• Veterinary Services – This chart clearly shows that the inflation rate has consistently grown each year throughout the pandemic and recovery. Regardless of the circumstances, just charge more.
  • Medical Services – Prices went up significantly just before the pandemic, but the rate has slowed since and is now essentially returned to pre-pandemic levels.
  • Pet Services – February 2022 was the largest year over year monthly increase in history and now has helped produce a YTD increase that is 2nd only to 6.6% in 2009. Demand has grown for Pet Services while the availability has decreased, a formula for inflation.
  • Haircuts & Personal Services – The services segments, essential and non-essential were hit hardest by the pandemic. Now as consumers move closer to their normal patterns of spending, the segment is not prepared so the increased demand is driving prices up at an astounding rate.
  • Total Pet – When we first looked at the pandemic impact on Petflation. We saw basically two different patterns. Prices in the Services segments continued to increase, and the rate accelerated as we moved into 2021. The product segments – Food and Supplies, were on a different path. They generally deflated in 2020 and didn’t return to 2019 levels until mid-year 2021. Food prices began a slow increase, but Supplies remained stable until we neared yearend. In 2022, everything changed as Food and Supplies prices turned sharply up. Supplies had the biggest YTD increase of any segment. This change in Products, in conjunction with the strong inflation rate in both Services segments has pushed Total Petflation ever closer to the extraordinarily high rates in the overall market.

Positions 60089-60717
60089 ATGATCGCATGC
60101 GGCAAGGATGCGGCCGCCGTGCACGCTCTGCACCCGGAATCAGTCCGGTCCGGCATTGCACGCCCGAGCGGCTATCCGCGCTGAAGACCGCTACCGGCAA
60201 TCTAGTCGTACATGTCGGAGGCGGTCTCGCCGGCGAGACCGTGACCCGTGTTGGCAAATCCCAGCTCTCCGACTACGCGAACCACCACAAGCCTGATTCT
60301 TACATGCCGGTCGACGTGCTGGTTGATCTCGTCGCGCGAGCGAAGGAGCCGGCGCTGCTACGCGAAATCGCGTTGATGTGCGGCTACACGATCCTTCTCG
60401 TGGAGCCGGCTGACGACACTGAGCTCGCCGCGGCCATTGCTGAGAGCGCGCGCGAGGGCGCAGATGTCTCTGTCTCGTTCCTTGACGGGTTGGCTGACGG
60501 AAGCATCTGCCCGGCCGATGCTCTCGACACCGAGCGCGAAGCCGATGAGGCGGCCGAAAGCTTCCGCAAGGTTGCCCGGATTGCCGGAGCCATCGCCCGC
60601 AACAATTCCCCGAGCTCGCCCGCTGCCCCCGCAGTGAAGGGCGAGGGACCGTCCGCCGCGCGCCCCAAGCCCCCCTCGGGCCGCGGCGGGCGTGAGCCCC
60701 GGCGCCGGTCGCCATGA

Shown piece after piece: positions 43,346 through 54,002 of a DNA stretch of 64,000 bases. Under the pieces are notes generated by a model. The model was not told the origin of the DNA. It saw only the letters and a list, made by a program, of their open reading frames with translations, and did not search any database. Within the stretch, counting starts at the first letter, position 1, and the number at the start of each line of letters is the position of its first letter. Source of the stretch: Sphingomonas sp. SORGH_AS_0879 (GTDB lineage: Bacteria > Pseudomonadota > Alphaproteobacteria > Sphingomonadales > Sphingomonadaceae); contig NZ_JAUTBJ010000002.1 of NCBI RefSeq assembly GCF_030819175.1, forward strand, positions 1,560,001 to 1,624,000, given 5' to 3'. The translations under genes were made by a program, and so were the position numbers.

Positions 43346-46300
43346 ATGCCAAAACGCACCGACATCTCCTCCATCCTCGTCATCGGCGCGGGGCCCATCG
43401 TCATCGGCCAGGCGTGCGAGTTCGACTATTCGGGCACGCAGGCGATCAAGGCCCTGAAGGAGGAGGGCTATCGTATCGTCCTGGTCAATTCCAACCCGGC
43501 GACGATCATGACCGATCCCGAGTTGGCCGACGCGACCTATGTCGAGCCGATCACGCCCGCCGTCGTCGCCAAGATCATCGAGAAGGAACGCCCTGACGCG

Inflation is radically increasing in the Pet Industry. Will it impact spending? Let’s put it into perspective. The 4.9% YTD increase in Total Pet is far below the 10.3% record set in 2009 but over 3 times larger than the 1.5% average since then.

Although pet spending is increasingly moving to higher income groups, the impact of inflation varies by segment. Supplies has been impacted the most. Many categories are commoditized and very price sensitive. The move to high priced Super Premium Food has become widespread because the perceived value has grown so higher prices just push people to value shop. Veterinary prices have strongly inflated for years. The result has been a reduction in visit frequency. Spending in the Services segment has taken off in recent years, but it is driven by higher incomes because of its convenience so inflation is less impactful. We’ll continue to monitor the situation but we’ll just have to wait and see the impact of the latest surge in Petflation.


Attending Global Pet Expo 2022? – Where Big Ideas Come to Life! You Definitely Need a Plan!

The first Global Pet Expo (APPMA) occurred 64 years ago with 17 exhibitors in 30 booths. The industry & the show have both come a long way since then.  Although a little smaller due to COVID, attendees at GPE 22 will see and experience: